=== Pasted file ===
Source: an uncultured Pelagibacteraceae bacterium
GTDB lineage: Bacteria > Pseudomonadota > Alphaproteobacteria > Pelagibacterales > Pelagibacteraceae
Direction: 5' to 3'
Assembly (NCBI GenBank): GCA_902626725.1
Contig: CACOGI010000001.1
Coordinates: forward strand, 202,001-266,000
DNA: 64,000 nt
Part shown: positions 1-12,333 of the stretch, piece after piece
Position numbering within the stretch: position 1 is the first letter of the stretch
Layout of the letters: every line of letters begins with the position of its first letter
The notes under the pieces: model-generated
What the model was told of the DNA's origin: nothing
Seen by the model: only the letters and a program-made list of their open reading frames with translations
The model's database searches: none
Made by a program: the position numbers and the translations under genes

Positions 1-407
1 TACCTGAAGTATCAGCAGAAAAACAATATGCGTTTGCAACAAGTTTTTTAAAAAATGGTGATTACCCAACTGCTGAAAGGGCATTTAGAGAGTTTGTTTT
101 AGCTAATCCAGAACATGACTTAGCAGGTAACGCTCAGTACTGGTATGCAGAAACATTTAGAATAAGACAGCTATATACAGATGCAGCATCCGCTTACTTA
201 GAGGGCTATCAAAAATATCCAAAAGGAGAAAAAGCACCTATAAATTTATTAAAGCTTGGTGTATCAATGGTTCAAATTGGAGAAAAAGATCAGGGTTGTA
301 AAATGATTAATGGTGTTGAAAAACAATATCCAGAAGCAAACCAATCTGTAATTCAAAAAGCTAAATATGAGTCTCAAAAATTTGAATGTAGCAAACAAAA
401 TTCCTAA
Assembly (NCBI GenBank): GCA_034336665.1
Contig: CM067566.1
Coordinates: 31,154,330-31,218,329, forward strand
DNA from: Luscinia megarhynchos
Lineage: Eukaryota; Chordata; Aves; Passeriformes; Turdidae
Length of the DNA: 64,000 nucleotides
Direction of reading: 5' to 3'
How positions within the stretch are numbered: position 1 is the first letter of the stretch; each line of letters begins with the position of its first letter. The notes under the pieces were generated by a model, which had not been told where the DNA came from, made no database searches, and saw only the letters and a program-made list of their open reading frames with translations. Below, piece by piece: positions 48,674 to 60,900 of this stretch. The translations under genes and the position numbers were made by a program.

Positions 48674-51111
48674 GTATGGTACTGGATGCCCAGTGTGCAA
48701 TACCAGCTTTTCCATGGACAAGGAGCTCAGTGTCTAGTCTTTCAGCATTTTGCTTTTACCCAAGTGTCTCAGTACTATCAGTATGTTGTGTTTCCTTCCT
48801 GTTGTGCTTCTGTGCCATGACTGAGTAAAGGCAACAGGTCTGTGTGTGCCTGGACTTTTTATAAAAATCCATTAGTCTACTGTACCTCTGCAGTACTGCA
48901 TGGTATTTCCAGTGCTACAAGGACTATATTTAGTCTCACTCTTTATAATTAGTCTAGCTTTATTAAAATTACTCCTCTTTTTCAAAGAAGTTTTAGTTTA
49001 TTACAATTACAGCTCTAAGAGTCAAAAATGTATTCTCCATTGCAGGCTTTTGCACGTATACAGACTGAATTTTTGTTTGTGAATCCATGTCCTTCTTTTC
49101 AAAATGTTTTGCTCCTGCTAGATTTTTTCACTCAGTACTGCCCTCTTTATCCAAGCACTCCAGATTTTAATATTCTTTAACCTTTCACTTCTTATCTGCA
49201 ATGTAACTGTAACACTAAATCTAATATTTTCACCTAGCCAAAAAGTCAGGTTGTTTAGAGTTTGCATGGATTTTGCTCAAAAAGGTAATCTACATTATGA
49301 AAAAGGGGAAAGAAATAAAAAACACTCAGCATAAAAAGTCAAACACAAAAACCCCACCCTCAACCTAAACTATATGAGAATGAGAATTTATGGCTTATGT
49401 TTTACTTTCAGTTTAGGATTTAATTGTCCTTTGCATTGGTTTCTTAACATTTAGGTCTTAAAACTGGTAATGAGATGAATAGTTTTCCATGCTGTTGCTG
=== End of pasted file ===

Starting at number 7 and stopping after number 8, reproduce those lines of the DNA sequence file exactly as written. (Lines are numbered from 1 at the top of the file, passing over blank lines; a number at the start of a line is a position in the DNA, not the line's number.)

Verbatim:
DNA: 64,000 nt
Part shown: positions 1-12,333 of the stretch, piece after piece